NC State Extension Publications


Vegetable gardening is becoming more popular—both as a pastime and a food source. We experience satisfaction in planting a seed or transplant, watching it grow to maturity, and harvesting the fruits of our labors. In addition, vegetable gardening offers a good source of exercise, with the added benefits of healthy snacks and food for the table.

Vegetable gardening consists of selecting a site, planning the garden, preparing the soil, choosing the seeds and plants, planting a crop, and nurturing the plants until they are ready for harvest. The end result is fresh produce to eat, share, or sell.

Anyone who is willing to invest some time every day or two to nurture the plants can grow a vegetable garden. It doesn’t take a lot of money, time, or talent, although some of each would be helpful. With patience and practice, your skills will improve every year. Don’t be discouraged if the first attempt isn’t a huge success.

Growing vegetables takes some space, but not necessarily acres. A vegetable garden can be in the ground or in a planting bed, but it doesn’t have to be. Many vegetables can be grown in containers. For example, enough lettuce for a salad can be grown in a 12-inch pot on the back deck. Add a few radishes and carrots, also grown in 12-inch containers, for spice and sweetness, and you have a good start on a delicious salad.

Success, however, takes more than just a place to grow the vegetables. They need sunlight, water, air, soil, fertilizer, and care.

A variety of salad greens growing in containers of various sizes, shapes, and colors

Growing a salad in pots.

©Anne Moyer  CC BY-NC-ND 2.0

Site Selection

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Choose a convenient site in full sun with easy access to water and fertile, well-drained soil. Avoid areas near trees and large shrubs that will compete with the garden for sunlight, water, and nutrients.


Most vegetables need at least eight hours of direct sunlight. Plants that we grow for their leaves—including leafy greens such as lettuce, kale, chard, and spinach—and plants that we grow for their storage roots (such as radishes, turnips, and beets) can be grown in as little as six hours of sunlight but do much better with eight hours or more. Plants that we grow for their fruit, including tomatoes, squash, and cucumbers, need at least eight and do better with 10 hours of sunlight.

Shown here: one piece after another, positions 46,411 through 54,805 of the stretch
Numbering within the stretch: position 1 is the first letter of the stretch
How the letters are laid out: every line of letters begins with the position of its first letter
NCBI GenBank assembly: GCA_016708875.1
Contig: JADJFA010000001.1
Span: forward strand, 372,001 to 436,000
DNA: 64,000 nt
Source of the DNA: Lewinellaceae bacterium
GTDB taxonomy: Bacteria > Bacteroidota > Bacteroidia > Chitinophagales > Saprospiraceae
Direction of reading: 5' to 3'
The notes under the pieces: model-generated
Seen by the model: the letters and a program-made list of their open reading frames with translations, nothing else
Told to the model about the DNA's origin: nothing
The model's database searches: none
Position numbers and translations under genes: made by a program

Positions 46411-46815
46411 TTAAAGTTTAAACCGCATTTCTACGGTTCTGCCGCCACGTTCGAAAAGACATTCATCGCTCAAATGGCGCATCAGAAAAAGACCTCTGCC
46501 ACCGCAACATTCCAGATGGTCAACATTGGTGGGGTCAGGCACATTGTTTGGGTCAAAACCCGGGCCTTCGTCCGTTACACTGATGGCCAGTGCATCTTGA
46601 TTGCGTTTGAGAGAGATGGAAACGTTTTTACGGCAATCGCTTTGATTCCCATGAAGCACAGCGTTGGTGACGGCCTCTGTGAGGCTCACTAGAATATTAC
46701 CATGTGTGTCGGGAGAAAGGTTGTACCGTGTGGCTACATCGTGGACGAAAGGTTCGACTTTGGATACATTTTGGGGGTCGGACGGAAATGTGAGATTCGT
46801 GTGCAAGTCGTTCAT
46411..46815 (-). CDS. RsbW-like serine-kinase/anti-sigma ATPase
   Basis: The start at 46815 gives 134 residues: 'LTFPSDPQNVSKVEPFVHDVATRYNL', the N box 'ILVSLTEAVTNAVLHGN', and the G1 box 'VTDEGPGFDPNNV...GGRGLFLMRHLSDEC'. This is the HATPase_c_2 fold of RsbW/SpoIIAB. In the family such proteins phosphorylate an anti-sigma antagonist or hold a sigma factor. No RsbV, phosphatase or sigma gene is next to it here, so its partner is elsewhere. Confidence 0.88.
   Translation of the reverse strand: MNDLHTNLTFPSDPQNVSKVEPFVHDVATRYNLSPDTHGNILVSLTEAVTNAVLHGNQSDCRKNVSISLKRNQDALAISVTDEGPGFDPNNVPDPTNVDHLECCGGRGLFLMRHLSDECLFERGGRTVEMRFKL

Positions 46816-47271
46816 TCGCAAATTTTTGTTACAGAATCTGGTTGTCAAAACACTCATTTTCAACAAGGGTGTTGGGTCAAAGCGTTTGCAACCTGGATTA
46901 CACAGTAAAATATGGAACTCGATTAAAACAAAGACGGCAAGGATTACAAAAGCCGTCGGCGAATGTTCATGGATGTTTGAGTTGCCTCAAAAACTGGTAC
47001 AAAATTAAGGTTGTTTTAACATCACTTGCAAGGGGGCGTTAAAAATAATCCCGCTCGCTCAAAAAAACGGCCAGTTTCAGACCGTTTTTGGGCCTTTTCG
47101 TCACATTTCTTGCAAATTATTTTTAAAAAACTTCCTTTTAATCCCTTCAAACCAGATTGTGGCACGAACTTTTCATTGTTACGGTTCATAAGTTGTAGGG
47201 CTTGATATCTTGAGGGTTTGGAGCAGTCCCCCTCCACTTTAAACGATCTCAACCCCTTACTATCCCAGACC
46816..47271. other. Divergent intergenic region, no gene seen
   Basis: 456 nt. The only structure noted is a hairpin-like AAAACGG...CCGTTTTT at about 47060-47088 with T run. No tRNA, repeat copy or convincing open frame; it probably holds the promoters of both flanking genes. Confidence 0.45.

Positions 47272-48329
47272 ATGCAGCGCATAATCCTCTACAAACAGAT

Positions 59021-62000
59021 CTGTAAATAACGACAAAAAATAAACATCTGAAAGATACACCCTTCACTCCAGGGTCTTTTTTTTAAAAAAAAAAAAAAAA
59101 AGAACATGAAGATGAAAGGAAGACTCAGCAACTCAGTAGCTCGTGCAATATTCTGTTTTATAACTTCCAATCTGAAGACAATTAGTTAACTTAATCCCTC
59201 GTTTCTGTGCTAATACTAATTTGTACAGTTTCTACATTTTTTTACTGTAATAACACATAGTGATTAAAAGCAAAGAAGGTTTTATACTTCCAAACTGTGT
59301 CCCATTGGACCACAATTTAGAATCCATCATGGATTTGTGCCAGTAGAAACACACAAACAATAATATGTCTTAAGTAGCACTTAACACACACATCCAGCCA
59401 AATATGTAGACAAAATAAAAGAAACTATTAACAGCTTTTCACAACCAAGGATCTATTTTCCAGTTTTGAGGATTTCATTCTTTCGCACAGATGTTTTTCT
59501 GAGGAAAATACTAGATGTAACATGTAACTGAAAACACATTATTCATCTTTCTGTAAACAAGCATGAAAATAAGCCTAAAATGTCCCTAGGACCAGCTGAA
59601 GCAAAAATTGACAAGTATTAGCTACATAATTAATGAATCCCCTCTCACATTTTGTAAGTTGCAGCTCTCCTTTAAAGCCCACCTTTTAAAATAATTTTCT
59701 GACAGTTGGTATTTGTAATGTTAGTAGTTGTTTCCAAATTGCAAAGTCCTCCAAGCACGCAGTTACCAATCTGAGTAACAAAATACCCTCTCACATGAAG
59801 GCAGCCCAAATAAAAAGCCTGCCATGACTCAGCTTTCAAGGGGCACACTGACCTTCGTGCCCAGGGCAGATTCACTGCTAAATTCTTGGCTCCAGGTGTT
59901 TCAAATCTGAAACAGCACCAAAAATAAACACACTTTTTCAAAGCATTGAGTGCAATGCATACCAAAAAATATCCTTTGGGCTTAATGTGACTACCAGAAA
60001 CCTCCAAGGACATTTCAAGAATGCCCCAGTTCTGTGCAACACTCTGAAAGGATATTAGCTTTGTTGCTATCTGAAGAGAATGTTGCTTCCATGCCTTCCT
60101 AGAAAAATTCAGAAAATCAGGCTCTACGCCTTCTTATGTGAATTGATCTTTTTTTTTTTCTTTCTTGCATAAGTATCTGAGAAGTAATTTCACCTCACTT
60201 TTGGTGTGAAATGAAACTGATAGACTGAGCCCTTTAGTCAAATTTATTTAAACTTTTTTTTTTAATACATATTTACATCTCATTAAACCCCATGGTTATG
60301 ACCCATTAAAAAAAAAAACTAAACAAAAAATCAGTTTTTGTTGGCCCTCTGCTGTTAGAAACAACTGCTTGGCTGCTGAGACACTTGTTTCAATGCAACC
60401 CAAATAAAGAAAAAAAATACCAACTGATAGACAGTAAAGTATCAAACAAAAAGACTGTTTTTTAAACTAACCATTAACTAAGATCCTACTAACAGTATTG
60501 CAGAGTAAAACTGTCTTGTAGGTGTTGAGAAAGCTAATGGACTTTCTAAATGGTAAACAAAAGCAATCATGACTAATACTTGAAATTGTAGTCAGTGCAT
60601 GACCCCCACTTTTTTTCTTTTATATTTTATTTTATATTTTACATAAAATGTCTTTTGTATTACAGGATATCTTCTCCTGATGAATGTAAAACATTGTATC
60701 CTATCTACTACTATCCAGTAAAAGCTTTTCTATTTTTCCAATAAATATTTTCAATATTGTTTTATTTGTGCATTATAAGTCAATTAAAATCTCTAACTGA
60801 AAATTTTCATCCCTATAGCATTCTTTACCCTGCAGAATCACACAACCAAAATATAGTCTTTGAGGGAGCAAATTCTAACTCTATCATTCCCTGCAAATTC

One of the most important aspects of gardening is water, which makes up 90 percent of a plant’s weight. Water is heavy and difficult to move, so locate the garden near a potable water supply, making it easy to water the garden properly. Dragging a hose hundreds of feet or carrying buckets of water across the yard every few days makes having a garden a lot more work. On average, vegetables need one inch of water per week, and you need to provide only what is not supplied by rain. Water the soil, not the plant. Many diseases are spread by water splashing on the leaves. Overwatering can also lead to insect and disease problems as well as washing nutrients away, converting a valuable garden resource into pollution in nearby streams.


Skip to Planning

Gardening is not as easy as simply planting a seed or transplant and watching the plant grow. Once a site is selected, there will be several other questions to consider in the planning phase.

What type of garden?

Container gardens, raised beds, traditional rows, and intensive plantings are all possibilities.

Container gardens. Many vegetables can be grown in containers that are deep enough to support their root systems. Containers may range from as small as a 12-inch flowerpot to a half whisky barrel. The bigger the container, the easier it is to be successful. The larger the mature plant, the larger the container needs to be. Vegetables that do well in containers include beans, beets, carrots, collards, cucumbers, eggplants, garlic, kale, leeks, lettuces, mustard greens, peas, peppers, potatoes, spinach, squash, Swiss chard, and tomatoes. Mix and match vegetables in one container for extended beauty and harvest. Containers require more frequent irrigation than gardens, especially as the plants grow and require more water. A drip irrigation system connected to a timer is a great addition to a container garden.

Raised beds. A variety of materials can be used to construct raised beds, but do not use materials that might leach chemicals into the soil, such as old railroad ties. Soil in raised beds will heat up more quickly in the spring and stay warm longer into the fall. Vegetables in raised beds will require more frequent irrigation than those in an in-ground garden.